IUDs 101

IUDs 101: Is an Intrauterine Device the Right Birth Control For You?

When it comes to birth control, you have a lot of options. One of those are IUDs, or Intrauterine Devices. But what exactly is an IUD? Is it better than taking birth control pills? We believe knowledge is power, so we’re breaking it down for you with our IUD 101 blog. 

Learn more about IUDs, their pros and cons, and what you should consider when deciding on your birth control options. Informed decisions are the best decisions!

What does IUD mean?  

IUD stands for intrauterine device. Broken down, this means, inside (intra) of the uterus (uterine) device. It is a plastic, T-shaped device that is designed to fit inside of the uterus. 

What are IUDs used for? 

IUDs are most commonly used for contraceptive purposes (to prevent pregnancy), but they can sometimes also be used to help with heavy or abnormal menstrual bleeding. 

I’ve heard IUDs can cause bad side effects. Is that true? 

The types of IUDs used today are different from those used decades ago. Unfortunately, IUDs have gotten a bad reputation due to devices from the past that caused bad side effects and complications. Fortunately, these old devices are no longer available, and current IUDs are very safe! All procedures carry some risks and having an IUD placed is the same. The risks associated with IUD placement today are small when they are placed by experienced women’s health providers, such as our Care Team at Diana Health. Before you choose to go forward with an IUD insertion, your provider will review and discuss the risks and benefits with you so that you can make a fully informed decision.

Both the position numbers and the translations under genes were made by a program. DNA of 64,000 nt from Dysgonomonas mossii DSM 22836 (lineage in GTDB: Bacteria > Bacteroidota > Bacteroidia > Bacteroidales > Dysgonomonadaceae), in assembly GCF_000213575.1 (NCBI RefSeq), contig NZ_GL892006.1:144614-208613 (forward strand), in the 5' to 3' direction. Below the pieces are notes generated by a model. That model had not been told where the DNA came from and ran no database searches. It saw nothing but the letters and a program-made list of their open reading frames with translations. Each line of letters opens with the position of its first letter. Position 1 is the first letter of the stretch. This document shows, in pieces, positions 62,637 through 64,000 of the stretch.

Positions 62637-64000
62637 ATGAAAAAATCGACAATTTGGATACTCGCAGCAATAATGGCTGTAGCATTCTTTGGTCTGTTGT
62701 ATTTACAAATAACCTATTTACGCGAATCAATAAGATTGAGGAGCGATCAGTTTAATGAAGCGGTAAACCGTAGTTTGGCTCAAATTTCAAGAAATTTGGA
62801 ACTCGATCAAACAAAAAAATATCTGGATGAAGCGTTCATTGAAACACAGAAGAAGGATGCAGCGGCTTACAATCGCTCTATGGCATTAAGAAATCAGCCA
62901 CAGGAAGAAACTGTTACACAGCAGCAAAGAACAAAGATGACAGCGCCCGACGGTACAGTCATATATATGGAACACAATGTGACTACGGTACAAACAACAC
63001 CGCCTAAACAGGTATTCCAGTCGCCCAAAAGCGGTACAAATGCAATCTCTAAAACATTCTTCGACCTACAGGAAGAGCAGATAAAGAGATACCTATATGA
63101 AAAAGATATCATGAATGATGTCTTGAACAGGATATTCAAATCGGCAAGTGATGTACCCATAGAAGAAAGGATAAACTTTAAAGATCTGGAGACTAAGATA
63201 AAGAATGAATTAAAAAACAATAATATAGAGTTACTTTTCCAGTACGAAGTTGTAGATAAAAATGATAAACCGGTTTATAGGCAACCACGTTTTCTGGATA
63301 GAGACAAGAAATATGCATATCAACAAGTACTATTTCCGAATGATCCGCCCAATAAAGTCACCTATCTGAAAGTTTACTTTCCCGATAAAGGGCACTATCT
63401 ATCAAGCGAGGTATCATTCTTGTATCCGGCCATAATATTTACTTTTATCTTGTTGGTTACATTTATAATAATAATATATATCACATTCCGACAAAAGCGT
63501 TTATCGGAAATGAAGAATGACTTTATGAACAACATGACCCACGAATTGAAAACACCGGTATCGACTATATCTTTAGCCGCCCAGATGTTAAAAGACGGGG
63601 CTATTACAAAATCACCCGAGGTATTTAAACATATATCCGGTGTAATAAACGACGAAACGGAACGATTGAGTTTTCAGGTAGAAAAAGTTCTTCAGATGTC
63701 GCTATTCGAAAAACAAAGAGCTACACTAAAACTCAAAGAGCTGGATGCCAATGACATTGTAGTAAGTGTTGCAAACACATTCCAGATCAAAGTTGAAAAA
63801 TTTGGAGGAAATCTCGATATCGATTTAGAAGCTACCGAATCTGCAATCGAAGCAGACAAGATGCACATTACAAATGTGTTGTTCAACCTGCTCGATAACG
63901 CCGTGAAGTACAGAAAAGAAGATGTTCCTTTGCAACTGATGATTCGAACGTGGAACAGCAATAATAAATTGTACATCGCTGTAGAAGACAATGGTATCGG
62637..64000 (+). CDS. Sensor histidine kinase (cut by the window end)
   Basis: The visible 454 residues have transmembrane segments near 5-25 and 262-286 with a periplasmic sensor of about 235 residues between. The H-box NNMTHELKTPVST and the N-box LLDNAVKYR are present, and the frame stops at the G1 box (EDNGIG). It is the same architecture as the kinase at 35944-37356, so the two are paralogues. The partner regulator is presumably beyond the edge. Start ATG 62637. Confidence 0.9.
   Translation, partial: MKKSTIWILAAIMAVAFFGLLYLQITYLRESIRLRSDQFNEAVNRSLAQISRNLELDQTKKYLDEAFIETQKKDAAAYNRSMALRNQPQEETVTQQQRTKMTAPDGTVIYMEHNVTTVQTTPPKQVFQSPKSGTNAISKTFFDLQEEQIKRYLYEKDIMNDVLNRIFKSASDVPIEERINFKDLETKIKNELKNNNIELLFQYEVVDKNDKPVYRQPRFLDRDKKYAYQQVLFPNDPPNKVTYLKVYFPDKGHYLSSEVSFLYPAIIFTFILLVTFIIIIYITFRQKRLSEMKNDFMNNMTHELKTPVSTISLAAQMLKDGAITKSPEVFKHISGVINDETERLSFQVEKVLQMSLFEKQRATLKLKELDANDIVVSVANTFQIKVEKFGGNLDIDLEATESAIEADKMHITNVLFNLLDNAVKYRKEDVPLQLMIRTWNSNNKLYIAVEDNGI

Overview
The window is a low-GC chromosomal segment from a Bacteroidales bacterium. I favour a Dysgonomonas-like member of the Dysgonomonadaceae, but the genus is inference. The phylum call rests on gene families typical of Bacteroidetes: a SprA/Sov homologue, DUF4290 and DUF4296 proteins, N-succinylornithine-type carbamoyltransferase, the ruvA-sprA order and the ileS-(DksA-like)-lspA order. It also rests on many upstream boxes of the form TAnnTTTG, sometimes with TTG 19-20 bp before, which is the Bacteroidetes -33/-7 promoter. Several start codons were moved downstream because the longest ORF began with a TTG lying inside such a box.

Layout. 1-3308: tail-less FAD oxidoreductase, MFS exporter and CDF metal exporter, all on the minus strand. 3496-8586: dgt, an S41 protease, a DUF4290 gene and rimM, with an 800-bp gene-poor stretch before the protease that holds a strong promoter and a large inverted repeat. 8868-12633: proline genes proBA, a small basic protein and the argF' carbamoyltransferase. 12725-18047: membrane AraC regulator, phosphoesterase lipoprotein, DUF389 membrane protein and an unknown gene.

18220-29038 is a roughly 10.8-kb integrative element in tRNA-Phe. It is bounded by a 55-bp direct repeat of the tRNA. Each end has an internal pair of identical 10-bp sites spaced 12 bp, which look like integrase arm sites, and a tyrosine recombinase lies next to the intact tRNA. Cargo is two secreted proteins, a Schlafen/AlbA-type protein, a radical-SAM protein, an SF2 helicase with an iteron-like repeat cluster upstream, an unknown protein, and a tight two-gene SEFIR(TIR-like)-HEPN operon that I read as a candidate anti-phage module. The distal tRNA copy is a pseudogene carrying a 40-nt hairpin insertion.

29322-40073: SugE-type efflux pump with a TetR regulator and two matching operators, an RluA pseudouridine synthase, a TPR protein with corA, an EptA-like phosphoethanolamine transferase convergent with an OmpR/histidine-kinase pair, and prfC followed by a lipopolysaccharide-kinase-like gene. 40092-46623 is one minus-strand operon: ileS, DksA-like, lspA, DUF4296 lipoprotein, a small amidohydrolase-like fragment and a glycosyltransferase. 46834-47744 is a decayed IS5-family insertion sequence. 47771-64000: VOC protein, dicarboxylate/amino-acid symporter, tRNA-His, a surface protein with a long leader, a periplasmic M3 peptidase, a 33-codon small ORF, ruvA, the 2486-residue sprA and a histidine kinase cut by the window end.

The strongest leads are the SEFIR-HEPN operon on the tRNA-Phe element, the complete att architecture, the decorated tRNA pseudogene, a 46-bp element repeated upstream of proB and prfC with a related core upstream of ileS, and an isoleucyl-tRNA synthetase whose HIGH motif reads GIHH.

Are there non-hormonal IUDs? What about IUDs with hormones? 

Although most IUDs look similar, they are not all the same. There are two kinds of IUDs currently available in the U.S.:

Non-hormonal: The Paragard IUD uses copper in order to have its effect on the uterus. No hormones are used with this IUD and it is effective for up to 12 years. 

Hormonal: Mirena, Kyleena, Liletta, and Skyla are all examples of hormonal IUDs. These IUDs use progestin, a hormone similar to progesterone that the female body makes, that is released from the IUD in order to have its intended effect. These IUDs are effective for 3-8 years depending on the brand that is used. 

How does an IUD prevent pregnancy?

Hormonal IUDs thicken your cervical mucus, which makes it difficult for sperm to get inside of the uterus. Also with hormonal IUDs, eggs are sometimes prevented from being released from the ovaries too. Non-hormonal IUDs, such as a copper IUD, repel the sperm with the copper, making it almost impossible for the sperm to make it past the IUD. 

Since the sperm and egg are prevented from meeting in both instances, pregnancy is prevented. 

Like with all birth control, there is a small chance that a pregnancy can still occur. However, IUDs are extremely effective methods of contraception or birth control that last for several years. In fact, they are over 99% effective at preventing pregnancy. In comparison, ideal male condom use for contraception is about 98% effective; however, typical use is only about 87% effective

How is an IUD placed in the uterus?

Before inserting an IUD, you and your healthcare provider should discuss your health history and preferred method of contraception. Your healthcare provider will tell you about the pros and cons of various types of contraception, the different types of IUDs, options (including doing nothing), the pros of having the procedure (eg. contraception, possibly decreased bleeding), and the potential risks of having the procedure (e.g., very small risk of still getting pregnant, pain, bleeding, infection, risk of the IUD falling out, etc).